This last week Byte and Switch released an article covering Asigra’s recent management hires that came on board to help Asigra expand more aggressively into the enterprise space. However, a viewpoint that crept into the article is a common but incorrect assumption that the size of the company and its clients is somehow indicative of the caliber of Asigra’s Televaulting platform.
The article rightfully asserts that Asigra has less than 75 full time employees. It also states that its Televaulting platform is most often used by managed service providers (MSPs) to provide backup and recovery services for small and midsize businesses (SMBs). Yet these two statements may leave readers with the impression that Televaulting is not really ready for the prime time challenges that it will find in enterprise environments.
The problem Asigra has developed, if you can call it a problem, is that its Televaulting platform quickly found a willing and underserved market – SMBs. SMBs are typically in dire straits when it comes to managing their backups: their network and system administrators have minimal experience managing backups, the administrators are pulled in multiple different directions and managing backup software and tapes is often a low priority and not the best use of their time.
So when MSPs showed up on these businesses’ door steps and said they could deploy agentless backup software and solve their backup problems, it sounded like a godsend. Even it didn’t work, businesses hadn’t lost anything because Asigra licenses Televaulting based upon the total backed up capacity so if Televaulting backs nothing up the cost is zero. The good news is that Asigra’s Televaulting worked so well it has contributed to the recent huge uptick in SMBs outsourcing their backups and the rise of many MSPs that use Televaulting.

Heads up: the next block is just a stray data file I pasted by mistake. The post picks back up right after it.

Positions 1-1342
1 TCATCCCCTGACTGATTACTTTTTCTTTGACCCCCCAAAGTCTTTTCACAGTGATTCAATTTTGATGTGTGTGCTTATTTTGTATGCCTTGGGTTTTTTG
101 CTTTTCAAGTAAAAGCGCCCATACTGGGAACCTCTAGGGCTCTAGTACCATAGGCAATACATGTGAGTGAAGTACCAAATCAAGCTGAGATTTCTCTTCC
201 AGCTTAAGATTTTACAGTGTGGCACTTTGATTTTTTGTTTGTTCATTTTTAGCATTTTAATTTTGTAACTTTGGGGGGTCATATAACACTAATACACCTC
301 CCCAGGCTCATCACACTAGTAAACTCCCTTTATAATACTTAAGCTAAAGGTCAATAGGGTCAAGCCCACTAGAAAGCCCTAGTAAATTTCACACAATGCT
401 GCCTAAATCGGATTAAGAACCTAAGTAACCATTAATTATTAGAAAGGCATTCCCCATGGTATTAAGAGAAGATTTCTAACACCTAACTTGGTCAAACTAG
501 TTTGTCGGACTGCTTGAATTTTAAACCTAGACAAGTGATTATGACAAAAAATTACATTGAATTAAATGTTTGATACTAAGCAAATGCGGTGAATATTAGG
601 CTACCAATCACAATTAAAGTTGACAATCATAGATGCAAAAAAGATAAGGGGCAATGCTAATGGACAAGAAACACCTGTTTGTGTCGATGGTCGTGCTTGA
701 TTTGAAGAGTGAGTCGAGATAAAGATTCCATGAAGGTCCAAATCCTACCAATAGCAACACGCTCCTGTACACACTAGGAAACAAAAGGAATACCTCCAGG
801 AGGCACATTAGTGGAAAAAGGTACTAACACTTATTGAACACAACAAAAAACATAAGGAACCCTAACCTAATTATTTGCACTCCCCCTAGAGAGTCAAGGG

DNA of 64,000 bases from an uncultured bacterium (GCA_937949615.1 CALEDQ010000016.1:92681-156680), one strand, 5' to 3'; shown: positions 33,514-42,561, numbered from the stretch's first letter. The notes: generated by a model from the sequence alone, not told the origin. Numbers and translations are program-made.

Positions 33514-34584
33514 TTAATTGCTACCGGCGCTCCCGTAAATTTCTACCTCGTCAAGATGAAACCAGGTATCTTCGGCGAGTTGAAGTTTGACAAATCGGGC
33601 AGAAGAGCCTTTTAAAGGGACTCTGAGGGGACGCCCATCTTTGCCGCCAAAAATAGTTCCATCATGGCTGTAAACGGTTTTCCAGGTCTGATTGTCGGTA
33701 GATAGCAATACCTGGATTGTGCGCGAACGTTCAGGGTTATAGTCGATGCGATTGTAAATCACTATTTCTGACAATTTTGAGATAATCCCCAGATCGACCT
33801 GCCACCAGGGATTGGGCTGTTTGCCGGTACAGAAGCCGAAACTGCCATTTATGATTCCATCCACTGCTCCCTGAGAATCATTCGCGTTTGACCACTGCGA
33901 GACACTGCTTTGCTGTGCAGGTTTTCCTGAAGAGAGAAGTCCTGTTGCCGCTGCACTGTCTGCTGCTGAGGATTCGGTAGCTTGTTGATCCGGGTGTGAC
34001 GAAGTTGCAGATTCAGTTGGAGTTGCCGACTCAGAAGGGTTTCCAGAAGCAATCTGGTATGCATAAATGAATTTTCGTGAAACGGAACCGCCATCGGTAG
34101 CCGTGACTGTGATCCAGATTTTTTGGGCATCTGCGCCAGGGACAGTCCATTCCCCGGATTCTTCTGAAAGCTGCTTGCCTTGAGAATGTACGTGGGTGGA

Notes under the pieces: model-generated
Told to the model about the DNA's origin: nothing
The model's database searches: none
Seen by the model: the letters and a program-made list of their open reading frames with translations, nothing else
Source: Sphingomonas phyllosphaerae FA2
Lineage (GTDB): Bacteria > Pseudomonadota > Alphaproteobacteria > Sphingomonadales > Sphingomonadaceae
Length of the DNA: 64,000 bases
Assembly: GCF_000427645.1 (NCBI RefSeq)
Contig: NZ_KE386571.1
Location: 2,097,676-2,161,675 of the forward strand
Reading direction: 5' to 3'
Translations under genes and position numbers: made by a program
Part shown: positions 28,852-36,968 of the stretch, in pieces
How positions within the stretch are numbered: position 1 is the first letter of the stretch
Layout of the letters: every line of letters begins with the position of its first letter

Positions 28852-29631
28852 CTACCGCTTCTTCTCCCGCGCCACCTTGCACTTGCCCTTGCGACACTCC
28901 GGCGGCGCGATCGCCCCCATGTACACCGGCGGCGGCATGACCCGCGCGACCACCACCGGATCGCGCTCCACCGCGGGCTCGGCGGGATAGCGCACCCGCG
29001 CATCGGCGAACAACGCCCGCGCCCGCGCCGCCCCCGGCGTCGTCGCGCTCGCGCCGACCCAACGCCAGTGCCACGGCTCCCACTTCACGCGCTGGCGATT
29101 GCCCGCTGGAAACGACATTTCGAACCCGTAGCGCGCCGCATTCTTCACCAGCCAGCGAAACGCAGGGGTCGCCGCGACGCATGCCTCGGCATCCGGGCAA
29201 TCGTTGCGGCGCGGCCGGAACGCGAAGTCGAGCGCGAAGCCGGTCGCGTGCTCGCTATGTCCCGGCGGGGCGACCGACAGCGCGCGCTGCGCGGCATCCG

I’d like to say I’ve talked to some clients who are unhappy with Asigra but I can’t. In fact, when I talk to some current users, they wonder why I am even bothering them and wasting their time. Televaulting works, case closed. Oh sure, they are some new features they would like to see but most are just ecstatic that they finally got the backup monkey off their back.
MSPs are the same way. I’ve managed hundreds of TBs of data before and I know what a pain it can be. At the last company I was at, we had 4 fulltime individuals dedicated to managing backups. Conversely, Asigra MSPs routinely manage hundreds of TBs of backup data with one part time person and have the rest of their staff making sales calls.
So why do I write all of this? Asigra has 75 employees and primarily works through MSPs now because they are like any smart business – they went into accounts that were receptive to new, innovative ideas for eliminating their backup pain. But now that Asigra has been in business for 21 years, has “hot” new technologies like CDP and deduplication embedded for free in its product and PBs of backup data under its management at its MSPs, their product isn’t just designed and ready for the enterprise, it is enterprise-proven.
Asigra’s recent management hires are not a case of getting the cart before the horse as is so often is true with new technology. In Asigra’s case, it appears it is putting the right people in place at the right time to take Asigra to enterprise companies that are experiencing the same level of pain that Asigra has helped SMBs cope with for years.